At the American Society of Plastic Surgeons and American Society of Maxillofacial Surgeons Plastic Surgery 2007 conference in Baltimore, plastic surgeons discussed the latest surgical advances for the treatment of sleep apnea.

Men over the age of 40 are the most common sufferers of sleep apnea due to their heavier build and shorter necks. "Women, children, and overweight people are not immune,” says Stephen Schendel, MD, ASPS member surgeon and lecture presenter. “Many men are extremely embarrassed to get help for sleep apnea even though it can lead to serious health issues.”

Sleep apnea is a temporary inability to breathe during sleep. Although someone may not be aware they have the condition, it can significantly disrupt their quality of sleep. According to the National Institutes of Health, sleep apnea is as common as adult diabetes and affects more than 12 million Americans.

“Left untreated, sleep apnea can cause high blood pressure and other heart disease, memory problems, mood swings, impotency, and headaches,” says Andrew Wexler, MD, ASMS president. “The condition can also lead to serious work injuries and car accidents because sufferers are drowsy and fall asleep.”

Sleep apnea can occur when soft tissues of the nose and mouth relax—which may restrict air flow. Plastic surgeons open the airway by removing excess tissue in the nose. The tongue is also shortened and pulled forward preventing it from slipping into the throat while sleeping. The disorder is also seen in patients with less pronounced facial features, such as a small chin, because they often have smaller airways. Plastic surgeons move the upper and lower jaws forward, creating a larger airway for these patients. Being overweight can also restrict the airway. However, physicians say that the best treatment for these patients is weight loss.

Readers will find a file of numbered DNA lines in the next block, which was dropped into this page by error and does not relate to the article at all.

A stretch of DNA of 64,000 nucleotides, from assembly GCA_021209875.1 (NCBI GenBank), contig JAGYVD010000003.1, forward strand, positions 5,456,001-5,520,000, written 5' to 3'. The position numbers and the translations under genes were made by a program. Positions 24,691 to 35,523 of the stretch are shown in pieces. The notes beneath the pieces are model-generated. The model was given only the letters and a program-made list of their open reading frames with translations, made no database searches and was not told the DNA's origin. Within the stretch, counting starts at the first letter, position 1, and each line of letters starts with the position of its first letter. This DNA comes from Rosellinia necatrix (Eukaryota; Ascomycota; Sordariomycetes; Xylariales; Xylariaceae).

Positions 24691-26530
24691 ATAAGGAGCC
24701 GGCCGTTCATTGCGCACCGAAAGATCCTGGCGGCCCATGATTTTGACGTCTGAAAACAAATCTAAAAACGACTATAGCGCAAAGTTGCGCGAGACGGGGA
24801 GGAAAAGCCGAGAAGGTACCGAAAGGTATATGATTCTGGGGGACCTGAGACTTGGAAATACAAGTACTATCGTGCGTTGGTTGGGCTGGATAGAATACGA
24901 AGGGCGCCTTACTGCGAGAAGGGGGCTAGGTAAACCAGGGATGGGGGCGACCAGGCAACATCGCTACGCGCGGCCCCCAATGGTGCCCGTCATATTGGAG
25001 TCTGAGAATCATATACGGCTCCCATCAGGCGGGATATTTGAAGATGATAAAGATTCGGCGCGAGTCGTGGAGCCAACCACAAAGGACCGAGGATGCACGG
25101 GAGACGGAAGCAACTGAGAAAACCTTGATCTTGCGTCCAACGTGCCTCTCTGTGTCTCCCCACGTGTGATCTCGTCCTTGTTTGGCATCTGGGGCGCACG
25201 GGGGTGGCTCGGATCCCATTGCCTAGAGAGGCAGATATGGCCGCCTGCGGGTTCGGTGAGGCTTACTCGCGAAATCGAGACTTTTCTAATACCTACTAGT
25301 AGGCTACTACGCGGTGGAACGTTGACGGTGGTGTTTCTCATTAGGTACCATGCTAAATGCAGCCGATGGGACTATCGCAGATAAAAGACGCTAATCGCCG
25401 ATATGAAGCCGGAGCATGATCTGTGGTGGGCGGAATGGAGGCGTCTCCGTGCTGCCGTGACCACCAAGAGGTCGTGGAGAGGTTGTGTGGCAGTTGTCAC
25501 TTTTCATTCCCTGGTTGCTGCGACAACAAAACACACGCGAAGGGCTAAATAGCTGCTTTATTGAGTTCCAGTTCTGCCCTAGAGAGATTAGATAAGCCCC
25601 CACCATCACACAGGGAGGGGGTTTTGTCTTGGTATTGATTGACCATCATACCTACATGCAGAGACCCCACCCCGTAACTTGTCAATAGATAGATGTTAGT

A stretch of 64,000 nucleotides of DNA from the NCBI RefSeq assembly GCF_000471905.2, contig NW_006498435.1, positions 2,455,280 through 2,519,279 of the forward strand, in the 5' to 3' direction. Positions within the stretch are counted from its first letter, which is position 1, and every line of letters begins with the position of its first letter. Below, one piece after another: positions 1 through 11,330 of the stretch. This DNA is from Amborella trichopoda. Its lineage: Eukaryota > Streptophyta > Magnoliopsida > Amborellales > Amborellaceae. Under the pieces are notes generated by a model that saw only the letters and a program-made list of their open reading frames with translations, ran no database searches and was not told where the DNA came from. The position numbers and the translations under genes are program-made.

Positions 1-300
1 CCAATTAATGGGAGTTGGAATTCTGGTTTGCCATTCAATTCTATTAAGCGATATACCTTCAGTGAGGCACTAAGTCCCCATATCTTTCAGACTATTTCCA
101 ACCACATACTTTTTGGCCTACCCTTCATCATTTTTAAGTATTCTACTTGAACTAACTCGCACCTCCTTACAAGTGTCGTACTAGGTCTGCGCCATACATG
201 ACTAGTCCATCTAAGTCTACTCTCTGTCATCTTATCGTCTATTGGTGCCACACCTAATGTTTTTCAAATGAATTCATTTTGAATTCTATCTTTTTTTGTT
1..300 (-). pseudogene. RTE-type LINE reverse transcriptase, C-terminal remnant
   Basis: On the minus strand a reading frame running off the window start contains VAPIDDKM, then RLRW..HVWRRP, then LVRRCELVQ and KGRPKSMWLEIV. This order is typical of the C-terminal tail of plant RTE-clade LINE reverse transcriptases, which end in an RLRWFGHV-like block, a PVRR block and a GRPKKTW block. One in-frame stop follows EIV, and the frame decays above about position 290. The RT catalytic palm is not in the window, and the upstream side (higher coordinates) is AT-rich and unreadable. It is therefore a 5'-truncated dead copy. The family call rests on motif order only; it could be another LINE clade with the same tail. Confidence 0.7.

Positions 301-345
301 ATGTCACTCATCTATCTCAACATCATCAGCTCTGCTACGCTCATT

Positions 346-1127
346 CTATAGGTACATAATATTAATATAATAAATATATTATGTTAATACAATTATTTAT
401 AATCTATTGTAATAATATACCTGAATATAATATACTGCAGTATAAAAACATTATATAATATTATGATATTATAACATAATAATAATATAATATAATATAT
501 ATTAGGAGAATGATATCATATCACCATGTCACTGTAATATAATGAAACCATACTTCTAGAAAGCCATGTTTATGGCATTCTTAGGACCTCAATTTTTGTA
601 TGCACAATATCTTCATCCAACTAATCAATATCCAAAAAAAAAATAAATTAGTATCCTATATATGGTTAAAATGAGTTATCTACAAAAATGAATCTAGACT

Nonsurgical options may not be as effective or as long-term as surgery. The most common nonsurgical treatment is a Continuous Positive Airway Pressure (CPAP) machine, which patients equate to sleeping with a scuba mask on, which can often fall off during the night and forces the user to sleep on his back. Radiotherapy is another option that has moderate success. However, it may be only appropriate for people with minor conditions and requires multiple treatments.

“Treating sleep apnea is one of the less talked about ways plastic surgeons are helping to restore health and proper function to patients,” says Richard D’Amico, MD, ASPS president. “After all, quality sleep is an integral part of how we function properly.”

[ASPS, October 30, 2007]